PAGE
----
“We all forget many of the things we do, especially when they do not fit into the character we have chosen for ourselves.”
– Fifth Business, p. 262
Davies is telling us that we pick and choose from the experiences of our lives to create the kind of person we chose to be. The assumption that people choose a certain character is hardly universal, and I can’t help but feel that there is at least some segment of humanity that simply allows itself to be, and that a group of people, be it massive or tiny, accepts the character he or she develops into.
If there exists a decision to be a certain character, then there must exist a desire to be that sort of person, an “I want to be…” statement if you will. Thus the suppression of painful memories just for the sake of fulfilling that desire can be likened to that of an infant throwing a tantrum for not getting what they wanted. It is quite conceivable to me that in the lack of an inflated ego and an ideal character that a person arbitrarily prescribes to him or herself, a person is able to accept whatever they might become. In this flexible state, painful memories are not easily forgotten, and, though a difficult process, these memories can be reconciled with a new and developing character that isn’t limited by some sort of ideal.
Letting go of who I wanted to be had encouraging effects. High school has been filled with various specimens of stress and pressure, be it the pressure to have good grades, the stress of finishing all the homework, or the social pressure that seems to dictate how one should act, stress and pain seemed ubiquitous. It all seemed so incredibly complex and the problems loomed large and far from any sort of solution. They seemed to block out the sunlight as I ran to catch the bus every morning.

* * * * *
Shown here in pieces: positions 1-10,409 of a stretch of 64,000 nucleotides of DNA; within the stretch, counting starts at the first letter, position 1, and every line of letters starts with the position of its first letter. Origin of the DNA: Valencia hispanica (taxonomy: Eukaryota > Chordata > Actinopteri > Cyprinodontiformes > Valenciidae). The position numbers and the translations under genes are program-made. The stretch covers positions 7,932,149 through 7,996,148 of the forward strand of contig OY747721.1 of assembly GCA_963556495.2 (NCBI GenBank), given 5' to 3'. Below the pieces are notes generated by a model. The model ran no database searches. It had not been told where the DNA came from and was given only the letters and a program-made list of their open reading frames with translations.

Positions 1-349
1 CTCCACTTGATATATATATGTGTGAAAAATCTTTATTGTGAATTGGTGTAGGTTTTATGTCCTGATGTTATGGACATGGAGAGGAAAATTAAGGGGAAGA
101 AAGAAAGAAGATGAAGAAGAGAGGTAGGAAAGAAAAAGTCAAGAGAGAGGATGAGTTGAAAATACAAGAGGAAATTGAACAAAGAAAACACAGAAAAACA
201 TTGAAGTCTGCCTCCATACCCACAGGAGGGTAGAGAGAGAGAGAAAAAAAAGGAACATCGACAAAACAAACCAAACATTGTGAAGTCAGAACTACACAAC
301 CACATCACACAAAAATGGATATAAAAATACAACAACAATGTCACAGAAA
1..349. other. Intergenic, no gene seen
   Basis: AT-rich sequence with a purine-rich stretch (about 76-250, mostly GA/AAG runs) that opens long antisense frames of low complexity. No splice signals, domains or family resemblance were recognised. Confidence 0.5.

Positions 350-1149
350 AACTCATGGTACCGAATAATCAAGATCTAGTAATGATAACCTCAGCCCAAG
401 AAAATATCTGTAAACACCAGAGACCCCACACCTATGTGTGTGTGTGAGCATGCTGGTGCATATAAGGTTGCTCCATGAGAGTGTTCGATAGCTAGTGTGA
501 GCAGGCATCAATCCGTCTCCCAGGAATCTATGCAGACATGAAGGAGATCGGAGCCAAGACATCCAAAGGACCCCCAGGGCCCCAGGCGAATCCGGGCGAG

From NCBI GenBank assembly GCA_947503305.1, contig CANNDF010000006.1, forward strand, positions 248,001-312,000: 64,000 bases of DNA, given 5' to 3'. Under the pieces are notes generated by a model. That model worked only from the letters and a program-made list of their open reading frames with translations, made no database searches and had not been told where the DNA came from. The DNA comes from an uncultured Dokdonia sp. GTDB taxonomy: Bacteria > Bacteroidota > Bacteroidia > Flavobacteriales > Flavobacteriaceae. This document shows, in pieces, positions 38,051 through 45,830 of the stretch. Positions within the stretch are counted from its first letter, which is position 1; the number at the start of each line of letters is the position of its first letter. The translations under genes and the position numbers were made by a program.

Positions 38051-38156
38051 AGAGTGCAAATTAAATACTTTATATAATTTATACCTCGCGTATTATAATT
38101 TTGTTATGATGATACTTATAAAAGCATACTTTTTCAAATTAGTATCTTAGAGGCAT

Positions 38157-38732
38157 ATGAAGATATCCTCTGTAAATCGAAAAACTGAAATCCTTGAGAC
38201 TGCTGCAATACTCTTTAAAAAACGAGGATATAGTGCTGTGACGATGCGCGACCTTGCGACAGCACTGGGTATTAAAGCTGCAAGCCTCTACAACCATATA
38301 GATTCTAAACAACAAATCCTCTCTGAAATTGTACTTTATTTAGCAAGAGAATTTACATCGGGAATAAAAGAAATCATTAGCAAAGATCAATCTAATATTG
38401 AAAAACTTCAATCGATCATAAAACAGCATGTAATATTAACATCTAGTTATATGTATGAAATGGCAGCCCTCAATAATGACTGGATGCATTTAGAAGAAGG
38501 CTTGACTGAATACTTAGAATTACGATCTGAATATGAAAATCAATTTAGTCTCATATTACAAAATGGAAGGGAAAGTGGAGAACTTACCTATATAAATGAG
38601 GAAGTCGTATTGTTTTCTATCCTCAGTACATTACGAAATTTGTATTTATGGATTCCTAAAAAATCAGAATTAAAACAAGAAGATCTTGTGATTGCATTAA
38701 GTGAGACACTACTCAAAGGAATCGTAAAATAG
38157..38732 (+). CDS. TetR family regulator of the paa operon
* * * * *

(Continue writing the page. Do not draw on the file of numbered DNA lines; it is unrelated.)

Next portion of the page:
One day my eight year old brother came into my room and started talking about the ipod he was determined to add to his drawer of dusty electronics. For a couple of weeks he had been lobbying my parents to buy it for him, and though he was met with a firm ‘no’ each time, he was so utterly convinced that he was going to get it, and talked endlessly about the apps he was going to put on it (I blame his friends who’s parents apparently caved to their kids desires). “Do you need the ipod?” I asked him, “I want the ipod,” he’d reply, after hesitating. “Why do you want it?” I’d say, “… I just want it!” he’d exclaim. And soon it began to dawn that the things we need are different from the things we want, that the things we need are needed for a clear reason, while the things we want are wanted for no reason, only because we covet them. He left my room giggling, still telling me that he wanted the ipod, albeit in a more unsure voice. I haven’t really heard him mention it since.
As I showed my brother the difference between needs and wants, I had shown myself that all my inflated and complex issues stemmed from a person I was forcing myself to become, because I wanted to be that person. Schoolwork burdened me because I wanted to be smart, and was afraid of not being smart. Talking to people other than close friends burdened me because I wanted to be dynamic, and was afraid of being awkward. I despaired at my future because I wanted to reach high ideals, and was afraid that they were too high. I already knew all this, but for the first time I noticed the word ‘want’. I decided that I did not ‘need’ to be that person. I came, at least relatively, to accept whatever I would become, and that the stress I imposed on myself for not being who I wanted to be is quite similar to a tantrum thrown for not getting something that I wanted. The sun was brighter that day.
TL;DR – Existentialist crises are marvellous fun.